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  • Collect and Record!: Jewish Holocaust Documentation in Early Postwar Europe by Laura Jockusch
  • Jessica Clark
Collect and Record!: Jewish Holocaust Documentation in Early Postwar Europe. By Laura Jockusch. New York: Oxford University Press, 2012. 320 pp. Hardbound, $74.00.

Collect and Record! is a well researched account detailing the agency and work of Holocaust survivors to collect and record their own story in the postwar period; this book is the culmination of Laura Jockush’s labor of love for many years, her doctoral dissertation turned monograph. Jockush is a historian who specializes in the social, cultural, and political history of Jews during the Holocaust and postwar era (she completed her doctoral degree in 2007 and published this book in 2012). But unlike most historians of the Holocaust, Jockush examines the efforts of survivors during and immediately following the war to preserve their stories through the collection of documents and the recording of memories. Her book, then, both provides an analysis of the process of memory reconstruction and serves as a primary source guide for researchers interested in survivors’ first-person accounts of the Holocaust and their endeavors to save their own history.

The book opens with a well crafted introduction, designed to set the stage for a discussion of the early chroniclers of the Holocaust. Jockush provides just enough background information on the Holocaust to engage and hook even the novice interested in studying the memory reconstruction of this unfathomable event. Following the introduction, she categorically tackles the work of others to collect and record the history of the Holocaust with chapters devoted to the efforts of the Jews, French, Polish, displaced persons (in Germany, Austria, and Italy), and the European Community of Holocaust Researchers, respectively. Jockush concludes her book by reiterating the value of these early accounts—accounts that she insists are vital to the reconstruction of the history of this mass genocide and the events surrounding it.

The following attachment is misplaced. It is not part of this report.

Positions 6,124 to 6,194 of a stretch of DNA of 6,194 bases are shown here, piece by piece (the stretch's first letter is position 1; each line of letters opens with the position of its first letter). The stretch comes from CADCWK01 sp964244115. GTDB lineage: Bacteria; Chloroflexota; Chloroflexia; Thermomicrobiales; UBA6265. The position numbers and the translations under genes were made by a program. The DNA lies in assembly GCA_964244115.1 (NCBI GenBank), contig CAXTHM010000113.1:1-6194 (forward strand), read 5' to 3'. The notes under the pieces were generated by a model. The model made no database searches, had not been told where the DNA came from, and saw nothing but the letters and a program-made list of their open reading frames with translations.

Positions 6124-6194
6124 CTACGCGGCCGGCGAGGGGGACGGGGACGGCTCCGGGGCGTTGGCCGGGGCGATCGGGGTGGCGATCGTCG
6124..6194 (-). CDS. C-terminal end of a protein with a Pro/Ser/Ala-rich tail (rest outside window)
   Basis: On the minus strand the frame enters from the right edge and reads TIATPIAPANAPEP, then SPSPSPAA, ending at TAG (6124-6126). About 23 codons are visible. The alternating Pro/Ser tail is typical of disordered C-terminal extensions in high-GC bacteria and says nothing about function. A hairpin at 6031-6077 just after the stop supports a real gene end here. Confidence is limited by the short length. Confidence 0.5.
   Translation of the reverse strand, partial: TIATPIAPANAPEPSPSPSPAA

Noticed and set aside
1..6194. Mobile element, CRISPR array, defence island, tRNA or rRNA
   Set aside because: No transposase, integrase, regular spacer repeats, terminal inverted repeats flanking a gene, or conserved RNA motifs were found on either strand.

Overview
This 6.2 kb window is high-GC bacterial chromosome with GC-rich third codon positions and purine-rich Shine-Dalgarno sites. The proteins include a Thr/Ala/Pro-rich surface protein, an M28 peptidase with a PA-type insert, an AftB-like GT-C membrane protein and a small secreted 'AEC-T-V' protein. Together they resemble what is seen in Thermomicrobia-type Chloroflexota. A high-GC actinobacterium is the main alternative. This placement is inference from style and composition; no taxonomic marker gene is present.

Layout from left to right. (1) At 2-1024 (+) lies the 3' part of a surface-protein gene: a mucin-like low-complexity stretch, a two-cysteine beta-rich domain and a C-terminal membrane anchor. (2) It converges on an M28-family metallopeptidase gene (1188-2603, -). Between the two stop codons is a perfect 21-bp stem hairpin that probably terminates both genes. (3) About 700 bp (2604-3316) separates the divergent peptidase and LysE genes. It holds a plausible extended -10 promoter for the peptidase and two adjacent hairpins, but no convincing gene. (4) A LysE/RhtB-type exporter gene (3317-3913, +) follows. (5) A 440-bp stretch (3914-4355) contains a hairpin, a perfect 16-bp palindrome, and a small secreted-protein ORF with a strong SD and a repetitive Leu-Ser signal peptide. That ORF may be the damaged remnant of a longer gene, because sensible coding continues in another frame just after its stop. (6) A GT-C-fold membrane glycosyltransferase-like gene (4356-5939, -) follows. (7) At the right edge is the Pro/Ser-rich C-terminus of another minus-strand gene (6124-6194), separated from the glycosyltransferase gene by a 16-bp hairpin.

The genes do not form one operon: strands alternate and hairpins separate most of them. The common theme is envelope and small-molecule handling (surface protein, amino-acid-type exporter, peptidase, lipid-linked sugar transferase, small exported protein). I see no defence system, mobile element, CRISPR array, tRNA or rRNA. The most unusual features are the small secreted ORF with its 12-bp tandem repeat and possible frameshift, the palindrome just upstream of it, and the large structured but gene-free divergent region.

Since this book project began as a doctoral dissertation, it is no surprise that the thoroughness of Jockush’s research in her quest to understand what [End Page 361] the survivors were interested in capturing is its greatest strength: to document the earliest attempts at preserving the Holocaust narrative, she consulted a myriad of sources, visited multiple archives, uncovered documents from at least five European nations, and reviewed published and unpublished material. During this process Jockush discovered that, indeed, there was no silence about the Holocaust in postwar Europe; even before the end of World War II, she notes, survivors were collecting and recording the horrors of the Holocaust. These historical witnesses felt a sense of obligation and responsibility to preserve the narrative and did so by amassing documents (such as memoirs, photographs, and journals) and recording memories (via oral histories and surveys). From these early accounts, Jockush concludes that the history and memory of the Holocaust era is much more complex than originally thought. “Captured at a unique moment in time,” she writes, “these testimonies have the potential to enrich the narratives of the Holocaust and its immediate aftermath” (206).

Unfortunately, Jockush’s work reads much like a dissertation, or, simply, as a litany of sources. As such, Collect and Record! is not an engaging work meant to be read for a discussion on postwar Holocaust memory. Rather, it is a reference work, a review of primary sources, that is valuable for an individual researching the memory reconstruction of the Holocaust, but may be less so (or, more aptly put, less stimulating) for the novice or untrained historian interested in the postwar experiences of Holocaust survivors and their memories. For the oral historian, Jockush does trace the collections that early chroniclers created as best she can with the available evidence. She takes care to note that in many cases Holocaust survivors created their own historical documents (a true insider perspective) to align with their personal agendas. According to Jockush, many survivors developed a dual identity during the postwar era—that of witness and historian. Some believed it was their responsibility to preserve history, while others believed it was their responsibility to testify against those who committed crimes against humanity. In other words, there was a lack of consistency...